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This League of Women Voters map shows how the group plans to focus its $500,000 anti-gerrymandering campaign in each state over the next three years.

League of Women Voters launches $500K anti-gerrymandering campaign

The League of Women Voters is launching a half-million-dollar nationwide campaign to make sure the country's electoral boundaries are drawn to assure more competition in the next decade.

The plan, announced Thursday by one of the nation's most venerable civic organizations, is "focused on creating fair political maps nationwide" — a goal that's not otherwise explicitly explained, but seems clearly intended to tackle the rise in aggressively partisan gerrymandering.

The investment toward the adoption of voting districts drawn without partisan intent following the 2020 census includes varying approaches.

The focus areas include helping pass or protect ballot measures creating independent commissions in 21 states, where such initiatives have already been approved or could be proposed to voters.

The group also plans to ensure fair redistricting provisions are followed in the 18 states where such provisions are mandated in state constitutions. This week, for example, a panel of judges in North Carolina ordered a remapping of all state legislative districts on the grounds the current map's Republican bias violates the rights of Democratic voters under several provisions of the state's constitution. The Supreme Court of Pennsylvania threw out a congressional district map last year.

In 26 states, LWV chapters will focus on state laws related to the redistricting process, such as improving the public input process and increasing transparency over map-making decisions.

Other aspects of the group's People Powered Fair Maps Campaign include working with congressional lawmakers from 18 states to push federal legislation that would strengthen the Voting Rights Act ahead of the next redistricting as well as public outreach to improve community engagement around the redistricting process.

The Supreme Court's ruling in June that banned fair map advocates from challenging partisan gerrymandered districts in federal court spurred LWV's multi-year campaign, League of Women Voters CEP Virginia Kase said in a statement.

"When the Supreme Court ruled that federal courts could not play a role in policing partisan gerrymandering, we realized that, while the decision was a blow to our efforts, it also presented an opportunity for us to lead a national conversation about other fixes to this flaw in our democracy," Kase said.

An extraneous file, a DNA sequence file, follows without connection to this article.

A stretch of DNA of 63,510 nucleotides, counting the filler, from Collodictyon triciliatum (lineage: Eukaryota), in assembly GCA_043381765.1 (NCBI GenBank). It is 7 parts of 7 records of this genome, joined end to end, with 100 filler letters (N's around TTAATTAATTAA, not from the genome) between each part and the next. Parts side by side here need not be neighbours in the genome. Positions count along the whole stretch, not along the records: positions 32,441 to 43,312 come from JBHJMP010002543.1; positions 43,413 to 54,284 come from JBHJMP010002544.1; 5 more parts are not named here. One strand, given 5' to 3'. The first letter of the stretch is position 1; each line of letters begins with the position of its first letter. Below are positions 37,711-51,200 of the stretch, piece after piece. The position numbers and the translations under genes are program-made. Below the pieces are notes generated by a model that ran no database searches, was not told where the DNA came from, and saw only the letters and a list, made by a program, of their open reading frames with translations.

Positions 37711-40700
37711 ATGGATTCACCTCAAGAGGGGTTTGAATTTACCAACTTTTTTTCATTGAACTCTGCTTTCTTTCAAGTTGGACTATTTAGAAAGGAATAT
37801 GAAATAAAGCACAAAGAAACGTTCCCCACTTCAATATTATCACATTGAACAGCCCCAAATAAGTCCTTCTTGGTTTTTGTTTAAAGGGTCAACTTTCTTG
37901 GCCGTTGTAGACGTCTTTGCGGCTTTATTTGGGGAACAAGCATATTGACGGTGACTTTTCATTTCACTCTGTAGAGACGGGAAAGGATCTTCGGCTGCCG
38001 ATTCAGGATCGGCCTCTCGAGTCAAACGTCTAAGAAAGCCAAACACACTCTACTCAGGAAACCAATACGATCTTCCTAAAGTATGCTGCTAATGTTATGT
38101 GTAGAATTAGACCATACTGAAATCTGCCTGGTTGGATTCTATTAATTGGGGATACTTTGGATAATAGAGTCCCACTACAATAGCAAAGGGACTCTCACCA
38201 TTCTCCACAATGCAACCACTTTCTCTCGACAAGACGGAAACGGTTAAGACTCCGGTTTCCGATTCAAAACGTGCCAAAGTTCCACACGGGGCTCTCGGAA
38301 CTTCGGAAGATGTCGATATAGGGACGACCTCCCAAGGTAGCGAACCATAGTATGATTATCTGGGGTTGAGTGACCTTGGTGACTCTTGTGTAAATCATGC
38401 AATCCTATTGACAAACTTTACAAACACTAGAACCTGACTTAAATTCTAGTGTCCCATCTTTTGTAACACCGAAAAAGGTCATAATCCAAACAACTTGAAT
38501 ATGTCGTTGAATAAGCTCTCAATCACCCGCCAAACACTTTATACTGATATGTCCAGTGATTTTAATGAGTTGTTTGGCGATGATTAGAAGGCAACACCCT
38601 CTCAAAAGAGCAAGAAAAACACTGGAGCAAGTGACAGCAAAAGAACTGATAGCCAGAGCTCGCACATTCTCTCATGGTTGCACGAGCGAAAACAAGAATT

The $500,000 advocacy, education and mobilization campaign will continue through 2021, when the bulk of redistricting at the congressional, state and local levels will take place.

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The House on Friday passed legislation to restore a provision of the Voting Rights Act struck down by the Supreme Court in 2013. The bill would require advance approval of voting changes in states with a history of discrimination. Here President Lyndon Johnson shares one of the pens he used to sign the Voting Rights Act of 1965 with civil rights leader the Rev. Martin Luther King, Jr.

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In a partisan vote on an issue that once was bipartisan, House Democrats pushed through legislation Friday that would restore a key portion of the 1965 Voting Rights Act.

The Voting Rights Advancement Act passed the House 228-187, with all Democrats voting for the bill and all but one Republican, Rep. Brian Fitzpatrick of Pennsylvania, voting against it.

The bill faces virtually no chance of being considered in the Republican-controlled Senate.

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TV stations fight FCC over political ad disclosure

Broadcasters are pushing back against the Federal Communications Commission after the agency made clear it wants broader public disclosure regarding TV political ads.

With the 2020 election less than a year away and political TV ads running more frequently, the FCC issued a lengthy order to clear up any ambiguities licensees of TV stations had regarding their responsibility to record information about ad content and sponsorship. In response, a dozen broadcasting stations sent a petition to the agency, asking it to consider a more narrow interpretation of the law.

This dispute over disclosure rules for TV ads comes at a time when digital ads are subject to little regulation. Efforts to apply the same rules for TV, radio and print advertising across the internet have been stymied by Congress's partisanship and the Federal Election Commission being effectively out of commission.

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1952 Eisenhower Answers America

On TV, political ads are regulated – but online, anything goes

Lightman is a professor of digital media and marketing at Carnegie Mellon University.

With the 2020 election less than a year away, Facebook is under fire from presidential candidates, lawmakers, civil rights groups and even its own employees to provide more transparency on political ads and potentially stop running them altogether.

Meanwhile, Twitter has announced that it will not allow any political ads on its platform.

Modern-day online ads use sophisticated tools to promote political agendas with a high degree of specificity.

I have closely studied how information propagates through social channels and its impact on political messaging and advertising.

Looking back at the history of mass media and political ads in the national narrative, I think it's important to focus on how TV advertising, which is monitored by the Federal Communications Commission, differs fundamentally with the world of social media.

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